In March, April, and May, game fish of all species move out of deep holes into shallow water, setting the stage for some of the best sport fishing of the year. Few fishing lures can hold a candle to crankbaits for cashing in on this shallow water, spring fishing action.
Bass, smallmouths, pike, stripers, walleyes, hybrids, bluegills, crappies, pickerel, muskies, white bass—take your pick. Almost all gamefish that invade thin water in spring can be enticed with today’s high-tech crankbait offerings. For pure dawn-to-dark action and the added chance of latching onto the trophy of a lifetime, tie on one of these diving, wobbling plugs. Then pitch it out, crank it down, and hold on tight!
Just how good are crankbaits at catching fish? Kevin VanDam, who has won over $6 million in fishing tournaments, said a square bill crankbait has been more important in accomplishing these wins than any other single lure. John Crews, another well-known pro, lists a flat-sided crankbait as his “go-to” lure for catching the most bass and heaviest fish in tournaments.
Watch Video: Selecting Square Bill Crankbait Colors for Spring With KVD
Tip: Not only are crankbaits the single most reliable lure you can turn to for spring fishing; they are custom-made for the newcomer or moderately experienced angler. Though fishing pros have all kinds of special tricks for drawing more strikes, one of the best ways to fish these lures is to toss them towards likely spots and reel them back. Nothing could be simpler.
Extra Tip: While chucking and reeling works, be sure to vary the speed of your cranking. Some days fish are aggressive; other days, they want a slowly wobbling lure.
What Size Crankbaits to Use
In choosing crankbaits for spring, you should consider a variety of factors. One of the most obvious is size. Cranks range from the inch-long Bass Pro XTS Micro Light Mini Crankbait and to the popular Yo-Zuri Snap Beans crankbait to models half a foot or more long. Match your selection to the size of the quarry, line diameter, and size of waters you’re fishing. A creek or pond demands smaller lures in general than a large impoundment with 10-pound bass lurking in it.
At this time of year, most forage fish are large, so opt for medium to big plugs for most situations. Young of the year, baitfish won’t be abundant for another few months.
Tip: Fish are often sluggish from the cold in early spring, so a medium to big plug is most likely to stir them into wanting to chase it down for a high-calorie meal.
Tip: For most early spring all-around fishing and bass angling, a crankbait in the 2-3 inch size is the best bet. For muskies, northern pike and stripers, opt for larger sizes--4-6 inches.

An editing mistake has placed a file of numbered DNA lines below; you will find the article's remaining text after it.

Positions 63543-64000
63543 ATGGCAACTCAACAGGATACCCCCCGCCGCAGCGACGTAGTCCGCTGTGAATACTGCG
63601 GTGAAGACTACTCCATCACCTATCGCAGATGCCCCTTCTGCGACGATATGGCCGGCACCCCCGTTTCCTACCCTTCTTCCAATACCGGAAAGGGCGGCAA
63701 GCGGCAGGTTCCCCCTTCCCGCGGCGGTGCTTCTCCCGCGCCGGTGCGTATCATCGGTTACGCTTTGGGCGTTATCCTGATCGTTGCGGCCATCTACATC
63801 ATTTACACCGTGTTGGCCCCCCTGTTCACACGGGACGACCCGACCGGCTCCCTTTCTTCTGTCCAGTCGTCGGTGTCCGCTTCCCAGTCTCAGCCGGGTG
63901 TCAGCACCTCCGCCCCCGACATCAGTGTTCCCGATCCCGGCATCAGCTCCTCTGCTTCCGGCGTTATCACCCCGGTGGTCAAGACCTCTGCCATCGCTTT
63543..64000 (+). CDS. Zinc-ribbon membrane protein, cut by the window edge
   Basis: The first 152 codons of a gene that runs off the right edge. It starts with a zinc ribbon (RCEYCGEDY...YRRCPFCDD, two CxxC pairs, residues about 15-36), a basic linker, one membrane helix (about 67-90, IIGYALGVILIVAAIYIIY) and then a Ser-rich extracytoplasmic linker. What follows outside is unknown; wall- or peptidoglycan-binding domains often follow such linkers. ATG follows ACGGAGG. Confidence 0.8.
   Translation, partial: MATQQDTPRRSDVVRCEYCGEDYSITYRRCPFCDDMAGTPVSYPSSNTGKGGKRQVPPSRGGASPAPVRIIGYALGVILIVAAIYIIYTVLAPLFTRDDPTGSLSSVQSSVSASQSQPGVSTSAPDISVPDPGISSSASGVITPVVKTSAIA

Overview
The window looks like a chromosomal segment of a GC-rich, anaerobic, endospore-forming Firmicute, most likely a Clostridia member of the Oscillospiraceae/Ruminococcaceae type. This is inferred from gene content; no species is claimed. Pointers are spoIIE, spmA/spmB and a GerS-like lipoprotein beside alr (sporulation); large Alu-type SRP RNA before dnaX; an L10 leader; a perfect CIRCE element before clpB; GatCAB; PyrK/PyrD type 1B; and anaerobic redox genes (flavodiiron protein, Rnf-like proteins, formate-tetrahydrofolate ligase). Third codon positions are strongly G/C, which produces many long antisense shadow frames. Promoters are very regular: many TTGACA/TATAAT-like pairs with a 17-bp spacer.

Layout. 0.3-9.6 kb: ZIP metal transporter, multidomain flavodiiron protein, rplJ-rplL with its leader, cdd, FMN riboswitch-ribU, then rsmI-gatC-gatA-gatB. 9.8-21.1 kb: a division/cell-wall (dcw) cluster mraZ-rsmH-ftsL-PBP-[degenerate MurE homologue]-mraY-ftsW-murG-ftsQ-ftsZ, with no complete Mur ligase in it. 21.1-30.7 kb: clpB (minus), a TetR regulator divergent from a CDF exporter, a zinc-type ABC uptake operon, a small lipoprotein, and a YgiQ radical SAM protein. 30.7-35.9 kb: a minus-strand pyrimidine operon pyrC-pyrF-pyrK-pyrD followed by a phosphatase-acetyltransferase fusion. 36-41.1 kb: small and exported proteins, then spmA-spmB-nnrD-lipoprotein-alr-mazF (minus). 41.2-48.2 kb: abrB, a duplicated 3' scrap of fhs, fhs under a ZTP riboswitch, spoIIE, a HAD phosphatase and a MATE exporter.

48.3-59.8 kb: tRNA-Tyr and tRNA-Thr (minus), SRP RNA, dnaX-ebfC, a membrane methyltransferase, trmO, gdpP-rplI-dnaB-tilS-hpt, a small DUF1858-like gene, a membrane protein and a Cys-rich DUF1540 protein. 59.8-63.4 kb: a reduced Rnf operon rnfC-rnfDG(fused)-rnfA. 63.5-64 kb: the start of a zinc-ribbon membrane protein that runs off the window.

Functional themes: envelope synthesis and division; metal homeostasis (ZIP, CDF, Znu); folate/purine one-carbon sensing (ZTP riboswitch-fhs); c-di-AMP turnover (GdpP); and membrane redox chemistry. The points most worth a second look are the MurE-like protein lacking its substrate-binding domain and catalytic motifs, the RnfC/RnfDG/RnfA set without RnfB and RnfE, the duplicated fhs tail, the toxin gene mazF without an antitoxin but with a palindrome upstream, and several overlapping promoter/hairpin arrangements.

What Color Crankbaits Work Best
Color deserves careful thought. Often lures that match the color of the dominant food perform best. The primary food they like is typically a shade of silver, but sometimes gold. For murky conditions, go with bright fluorescent hues such as chartreuse, orange, yellow, or the famous “fire tiger” pattern. Crankbaits with black, blue, and purple in them can also be productive.
Tip: Silver underside and black back like the popular Bass Pro Shops XPS Lazer Eye The Egg is a standby that every angler should have in their tackle boxes.
What Shape of Crankbait to Choose
There are no hard-and-fast rules when it comes to shape consideration for crankbaits. The best approach is to be aware of the wide variety of crankbait shapes available and stock a selection in different sizes. Some anglers prefer flat-sided crankbaits while others favor a moderately rounded shape. Some like the super fat-bellied type of plugs such as the Bomber Shallow A - Oxbow or the very popular Bass Pro Shops XPS Lazer Eye The Egg. Walleyes often seem to prefer elongated crankbaits such as the Rapala Shad Rap.
Tip: Pay attention to lip shape, too. Vandam prefers square-billed baits that can “ricochet” off rocks and logs, inciting instinctive strikes.
Tip: A variety of crayfish-shaped crankbaits are also available, such as the Rebel Crawfish, sold by outlets such as Bass Pro Shops. Other sizes are super-small crankbaits that can imitate aquatic insects, such as the Yozuri Snap Bean.
How Shallow do Crankbaits Dive?
How shallow should your crankbait dive? The shallow dive depends almost entirely on the depth of the water. Most cranks perform best when they run within a few feet of the bottom or scrape the lake floor periodically. Since gamefish are mostly in thin water now, models that probe the one to the five-foot range are best.